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Visualization: Floating Point Encodings ++ 00 +Denorm+Normalized -Denorm -Normalized +0 NaN

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Today: Floating Point Background: Fractional binary numbers IEEE floating point standard: Definition Example and properties Rounding, addition, multiplication Floating point in C Summary

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Tiny Floating Point Example 8-bit Floating Point Representation the sign bit is in the most significant bit. the next four bits are the exponent, with a bias of 7. the last three bits are the frac Same general form as IEEE Format normalized, denormalized representation of 0, NaN, infinity sexpfrac 143

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Dynamic Range (Positive Only) s exp frac EValue 0 0000 000-60 0 0000 001-61/8*1/64 = 1/512 0 0000 010-62/8*1/64 = 2/512 … 0 0000 110-66/8*1/64 = 6/512 0 0000 111-67/8*1/64 = 7/512 0 0001000-68/8*1/64 = 8/512 0 0001 001 -69/8*1/64 = 9/512 … 0 0110 110-114/8*1/2 = 14/16 0 0110 111-115/8*1/2 = 15/16 0 0111 00008/8*1 = 1 0 0111 00109/8*1 = 9/8 0 0111 010010/8*1 = 10/8 … 0 1110110714/8*128 = 224 0 1110 111715/8*128 = 240 0 1111 000n/ainf closest to zero largest denorm smallest norm closest to 1 below closest to 1 above largest norm Denormalized numbers Normalized numbers

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Distribution of Values 6-bit IEEE-like format e = 3 exponent bits f = 2 fraction bits Bias is 2 3-1 -1 = 3 Notice how the distribution gets denser toward zero. sexpfrac 132

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Distribution of Values (close-up view) 6-bit IEEE-like format e = 3 exponent bits f = 2 fraction bits Bias is 3 sexpfrac 132

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Interesting Numbers Description expfrac Numeric Value Zero00…0000…000.0 Smallest Pos. Denorm.00…0000…012 – {23,52} x 2 – {126,1022} Single 1.4 x 10 –45 Double 4.9 x 10 –324 Largest Denormalized00…0011…11(1.0 – ) x 2 – {126,1022} Single 1.18 x 10 –38 Double 2.2 x 10 –308 Smallest Pos. Normalized00…0100…00 1.0 x 2 – {126,1022} Just larger than largest denormalized One01…1100…001.0 Largest Normalized11…1011…11(2.0 – ) x 2 {127,1023} Single 3.4 x 10 38 Double 1.8 x 10 308 { single,double }

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Special Properties of Encoding FP Zero Same as Integer Zero All bits = 0 Can (Almost) Use Unsigned Integer Comparison Must first compare sign bits Must consider -0 = 0 NaNs problematic Will be greater than any other values What should comparison yield? Otherwise OK Denorm vs. normalized Normalized vs. infinity

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Today: Floating Point Background: Fractional binary numbers IEEE floating point standard: Definition Example and properties Rounding, addition, multiplication Floating point in C Summary

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Floating Point Operations: Basic Idea x + f y = Round(x + y) x x f y = Round(x x y) Basic idea First compute exact result Make it fit into desired precision Possibly overflow if exponent too large Possibly round to fit into frac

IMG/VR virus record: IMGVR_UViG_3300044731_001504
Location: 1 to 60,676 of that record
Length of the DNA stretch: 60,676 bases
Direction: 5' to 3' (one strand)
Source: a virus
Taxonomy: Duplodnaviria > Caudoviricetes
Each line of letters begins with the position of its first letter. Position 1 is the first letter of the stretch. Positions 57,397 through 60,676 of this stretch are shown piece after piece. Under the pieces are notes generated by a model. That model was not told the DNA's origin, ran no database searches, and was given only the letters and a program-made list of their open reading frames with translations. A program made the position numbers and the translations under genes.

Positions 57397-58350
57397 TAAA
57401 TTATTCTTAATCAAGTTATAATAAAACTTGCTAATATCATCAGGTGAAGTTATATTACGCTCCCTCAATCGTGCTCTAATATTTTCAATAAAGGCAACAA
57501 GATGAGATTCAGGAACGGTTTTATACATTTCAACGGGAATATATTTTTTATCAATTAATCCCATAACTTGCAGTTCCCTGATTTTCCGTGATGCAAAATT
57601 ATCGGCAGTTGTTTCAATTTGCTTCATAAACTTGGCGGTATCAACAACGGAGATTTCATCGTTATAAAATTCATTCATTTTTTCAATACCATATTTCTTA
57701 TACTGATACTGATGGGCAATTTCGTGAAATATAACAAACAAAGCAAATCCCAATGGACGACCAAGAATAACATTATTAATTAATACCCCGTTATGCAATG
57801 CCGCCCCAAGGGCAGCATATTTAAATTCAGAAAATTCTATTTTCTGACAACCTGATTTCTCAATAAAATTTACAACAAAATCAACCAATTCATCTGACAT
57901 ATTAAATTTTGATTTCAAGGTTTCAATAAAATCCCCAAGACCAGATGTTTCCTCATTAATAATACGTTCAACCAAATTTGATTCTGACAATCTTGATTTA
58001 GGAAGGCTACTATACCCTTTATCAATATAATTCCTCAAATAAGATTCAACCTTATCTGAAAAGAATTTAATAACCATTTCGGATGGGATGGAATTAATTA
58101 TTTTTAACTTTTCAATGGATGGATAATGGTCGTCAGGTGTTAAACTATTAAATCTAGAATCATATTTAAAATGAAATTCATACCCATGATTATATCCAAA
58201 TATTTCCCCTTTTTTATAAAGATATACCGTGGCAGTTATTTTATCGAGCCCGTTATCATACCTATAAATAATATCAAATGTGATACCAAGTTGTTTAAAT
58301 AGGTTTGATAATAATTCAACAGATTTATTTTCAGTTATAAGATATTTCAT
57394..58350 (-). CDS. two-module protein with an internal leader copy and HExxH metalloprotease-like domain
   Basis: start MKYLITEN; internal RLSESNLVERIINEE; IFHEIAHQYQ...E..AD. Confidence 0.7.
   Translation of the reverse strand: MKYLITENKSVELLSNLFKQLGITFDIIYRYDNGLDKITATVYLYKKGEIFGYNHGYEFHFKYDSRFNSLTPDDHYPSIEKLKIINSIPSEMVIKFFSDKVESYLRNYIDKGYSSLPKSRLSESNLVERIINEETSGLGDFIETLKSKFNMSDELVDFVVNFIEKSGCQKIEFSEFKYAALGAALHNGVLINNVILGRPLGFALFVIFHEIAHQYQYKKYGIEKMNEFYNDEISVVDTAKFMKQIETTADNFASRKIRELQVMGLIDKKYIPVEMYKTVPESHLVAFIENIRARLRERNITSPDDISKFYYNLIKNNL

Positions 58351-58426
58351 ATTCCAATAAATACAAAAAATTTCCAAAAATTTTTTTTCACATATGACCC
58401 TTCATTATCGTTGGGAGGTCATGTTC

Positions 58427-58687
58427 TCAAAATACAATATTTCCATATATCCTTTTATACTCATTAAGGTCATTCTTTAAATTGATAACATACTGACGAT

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Rounding Rounding Modes (illustrate with $ rounding) $1.40$1.60$1.50$2.50–$1.50 Towards zero$1$1$1$2–$1 Round down (- )$1$1$1$2–$2 Round up (+ ) $2$2$2$3–$1 Nearest Even (default) $1$2$2$2–$2 Round down: rounded result is close to but no greater than true result. Round up: rounded result is close to but no less than true result. What are the advantages of the modes?

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Closer Look at Round-To-Even Default Rounding Mode Hard to get any other kind without dropping into assembly All others are statistically biased Sum of set of positive numbers will consistently be over- or under- estimated Applying to Other Decimal Places / Bit Positions When exactly halfway between two possible values Round so that least significant digit is even E.g., round to nearest hundredth 1.23499991.23(Less than half way) 1.23500011.24(Greater than half way) 1.23500001.24(Half way—round up) 1.24500001.24(Half way—round down)

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Rounding in C http://www.gnu.org/s/libc/manual/html_node/Rounding-Functions.html double rint (double x), float rintf (float x), long double rintl (long double x) These functions round x to an integer value according to the current rounding mode. See Floating Point Parameters, for information about the various rounding modes. The default rounding mode is to round to the nearest integer; some machines support other modes, but round-to-nearest is always used unless you explicitly select another. Floating Point Parameters If x was not initially an integer, these functions raise the inexact exception. http://www.gnu.org/s/libc/manual/html_node/Floating-Point- Parameters.html#Floating-Point-Parameters FLT_ROUNDS characterizes the rounding mode for floating point addition. Standard rounding modes: -1: The mode is indeterminable. 0: Rounding is towards zero. 1: Rounding is to the nearest number. 2: Rounding is towards positive infinity. 3:Rounding is towards negative infinity.